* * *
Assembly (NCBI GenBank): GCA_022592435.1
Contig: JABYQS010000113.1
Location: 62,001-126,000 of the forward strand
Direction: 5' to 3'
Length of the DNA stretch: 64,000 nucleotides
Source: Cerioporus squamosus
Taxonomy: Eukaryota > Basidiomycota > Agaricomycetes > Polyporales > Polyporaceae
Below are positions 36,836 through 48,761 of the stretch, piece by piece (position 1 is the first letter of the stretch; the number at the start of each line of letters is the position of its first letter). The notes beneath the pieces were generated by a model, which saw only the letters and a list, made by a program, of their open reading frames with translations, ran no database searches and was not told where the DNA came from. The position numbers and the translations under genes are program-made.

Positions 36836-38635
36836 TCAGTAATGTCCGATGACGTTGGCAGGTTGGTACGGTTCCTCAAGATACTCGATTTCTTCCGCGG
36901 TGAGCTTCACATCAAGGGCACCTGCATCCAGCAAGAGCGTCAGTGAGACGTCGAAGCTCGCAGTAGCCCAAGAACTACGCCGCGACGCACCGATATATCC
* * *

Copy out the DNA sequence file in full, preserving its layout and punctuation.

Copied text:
Assembly (NCBI GenBank): GCA_022592435.1
Contig: JABYQS010000113.1
Location: 62,001-126,000 of the forward strand
Direction: 5' to 3'
Length of the DNA stretch: 64,000 nucleotides
Source: Cerioporus squamosus
Taxonomy: Eukaryota > Basidiomycota > Agaricomycetes > Polyporales > Polyporaceae
Below are positions 36,836 through 48,761 of the stretch, piece by piece (position 1 is the first letter of the stretch; the number at the start of each line of letters is the position of its first letter). The notes beneath the pieces were generated by a model, which saw only the letters and a list, made by a program, of their open reading frames with translations, ran no database searches and was not told where the DNA came from. The position numbers and the translations under genes are program-made.

Positions 36836-38635
36836 TCAGTAATGTCCGATGACGTTGGCAGGTTGGTACGGTTCCTCAAGATACTCGATTTCTTCCGCGG
36901 TGAGCTTCACATCAAGGGCACCTGCATCCAGCAAGAGCGTCAGTGAGACGTCGAAGCTCGCAGTAGCCCAAGAACTACGCCGCGACGCACCGATATATCC